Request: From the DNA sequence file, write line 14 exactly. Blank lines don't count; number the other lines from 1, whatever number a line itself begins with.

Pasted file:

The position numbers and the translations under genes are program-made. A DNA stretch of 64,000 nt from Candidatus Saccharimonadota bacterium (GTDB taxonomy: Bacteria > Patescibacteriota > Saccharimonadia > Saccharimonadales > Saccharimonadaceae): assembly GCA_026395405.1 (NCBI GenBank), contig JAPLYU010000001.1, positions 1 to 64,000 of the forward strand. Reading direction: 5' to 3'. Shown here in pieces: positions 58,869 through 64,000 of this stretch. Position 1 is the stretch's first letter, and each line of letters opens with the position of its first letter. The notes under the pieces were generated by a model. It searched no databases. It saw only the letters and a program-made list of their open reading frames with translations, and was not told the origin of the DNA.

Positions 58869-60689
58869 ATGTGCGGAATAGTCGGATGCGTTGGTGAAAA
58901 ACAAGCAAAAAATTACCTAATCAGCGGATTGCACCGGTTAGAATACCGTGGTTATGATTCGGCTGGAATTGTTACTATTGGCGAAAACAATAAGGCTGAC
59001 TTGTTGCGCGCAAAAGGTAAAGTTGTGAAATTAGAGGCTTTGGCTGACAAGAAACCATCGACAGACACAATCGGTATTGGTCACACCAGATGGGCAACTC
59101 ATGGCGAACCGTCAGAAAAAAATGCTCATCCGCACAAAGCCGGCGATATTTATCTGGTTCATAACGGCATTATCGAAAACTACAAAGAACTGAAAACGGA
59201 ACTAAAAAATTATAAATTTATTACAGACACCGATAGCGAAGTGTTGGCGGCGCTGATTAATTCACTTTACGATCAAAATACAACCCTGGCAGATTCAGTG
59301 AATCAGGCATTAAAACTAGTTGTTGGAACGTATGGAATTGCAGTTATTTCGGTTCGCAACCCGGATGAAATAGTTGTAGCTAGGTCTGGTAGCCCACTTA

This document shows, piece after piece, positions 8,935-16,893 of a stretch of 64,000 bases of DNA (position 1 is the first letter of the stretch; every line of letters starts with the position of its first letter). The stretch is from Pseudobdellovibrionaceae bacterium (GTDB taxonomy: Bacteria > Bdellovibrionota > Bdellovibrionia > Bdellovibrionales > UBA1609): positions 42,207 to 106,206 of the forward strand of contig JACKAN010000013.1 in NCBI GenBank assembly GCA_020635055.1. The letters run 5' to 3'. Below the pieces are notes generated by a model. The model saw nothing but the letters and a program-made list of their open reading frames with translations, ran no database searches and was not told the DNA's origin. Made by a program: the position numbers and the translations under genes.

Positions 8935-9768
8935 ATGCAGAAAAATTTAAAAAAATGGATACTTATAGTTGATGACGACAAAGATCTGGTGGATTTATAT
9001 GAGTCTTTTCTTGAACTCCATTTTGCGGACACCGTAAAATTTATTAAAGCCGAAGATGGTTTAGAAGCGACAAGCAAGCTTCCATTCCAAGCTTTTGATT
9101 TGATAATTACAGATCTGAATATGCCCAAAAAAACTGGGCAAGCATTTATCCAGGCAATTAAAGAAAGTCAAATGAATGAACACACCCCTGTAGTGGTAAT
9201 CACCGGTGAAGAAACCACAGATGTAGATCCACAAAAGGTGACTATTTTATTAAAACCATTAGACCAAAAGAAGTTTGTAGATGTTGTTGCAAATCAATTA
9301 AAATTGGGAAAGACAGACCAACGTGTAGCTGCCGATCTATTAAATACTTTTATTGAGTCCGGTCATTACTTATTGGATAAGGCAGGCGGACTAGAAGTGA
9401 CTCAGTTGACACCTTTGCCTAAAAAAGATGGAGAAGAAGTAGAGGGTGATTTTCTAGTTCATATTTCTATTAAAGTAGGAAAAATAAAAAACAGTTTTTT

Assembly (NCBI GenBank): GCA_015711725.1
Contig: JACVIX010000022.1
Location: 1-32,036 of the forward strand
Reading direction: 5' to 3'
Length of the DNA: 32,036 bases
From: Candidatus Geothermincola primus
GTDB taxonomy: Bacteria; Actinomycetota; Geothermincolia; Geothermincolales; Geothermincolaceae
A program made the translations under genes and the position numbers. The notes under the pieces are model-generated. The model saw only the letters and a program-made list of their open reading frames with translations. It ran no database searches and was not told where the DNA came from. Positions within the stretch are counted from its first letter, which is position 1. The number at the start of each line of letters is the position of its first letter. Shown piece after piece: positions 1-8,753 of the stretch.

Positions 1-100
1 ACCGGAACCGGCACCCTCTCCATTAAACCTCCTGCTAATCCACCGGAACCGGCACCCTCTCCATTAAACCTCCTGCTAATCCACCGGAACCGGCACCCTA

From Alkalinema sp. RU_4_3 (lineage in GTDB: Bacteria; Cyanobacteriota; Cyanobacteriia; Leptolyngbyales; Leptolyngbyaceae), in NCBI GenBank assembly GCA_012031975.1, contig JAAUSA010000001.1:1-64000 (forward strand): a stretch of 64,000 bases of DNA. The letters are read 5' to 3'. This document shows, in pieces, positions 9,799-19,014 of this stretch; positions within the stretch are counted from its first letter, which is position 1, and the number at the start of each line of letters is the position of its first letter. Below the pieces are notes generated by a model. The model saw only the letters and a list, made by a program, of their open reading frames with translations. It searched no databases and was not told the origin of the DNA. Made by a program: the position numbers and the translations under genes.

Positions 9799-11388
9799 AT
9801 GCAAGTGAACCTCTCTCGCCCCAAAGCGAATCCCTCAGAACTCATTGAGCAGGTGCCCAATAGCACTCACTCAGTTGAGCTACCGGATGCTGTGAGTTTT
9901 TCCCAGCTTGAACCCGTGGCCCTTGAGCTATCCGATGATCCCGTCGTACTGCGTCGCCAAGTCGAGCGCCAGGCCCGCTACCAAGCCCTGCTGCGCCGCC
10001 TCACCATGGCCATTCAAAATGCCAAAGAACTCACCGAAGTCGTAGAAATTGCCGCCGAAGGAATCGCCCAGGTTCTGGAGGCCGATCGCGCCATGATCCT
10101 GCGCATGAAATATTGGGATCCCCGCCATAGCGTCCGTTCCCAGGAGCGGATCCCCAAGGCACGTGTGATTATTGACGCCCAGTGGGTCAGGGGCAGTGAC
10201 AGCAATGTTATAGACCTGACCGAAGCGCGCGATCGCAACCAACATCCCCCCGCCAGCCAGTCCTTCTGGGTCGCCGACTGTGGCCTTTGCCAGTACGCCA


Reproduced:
9201 CACCGGTGAAGAAACCACAGATGTAGATCCACAAAAGGTGACTATTTTATTAAAACCATTAGACCAAAAGAAGTTTGTAGATGTTGTTGCAAATCAATTA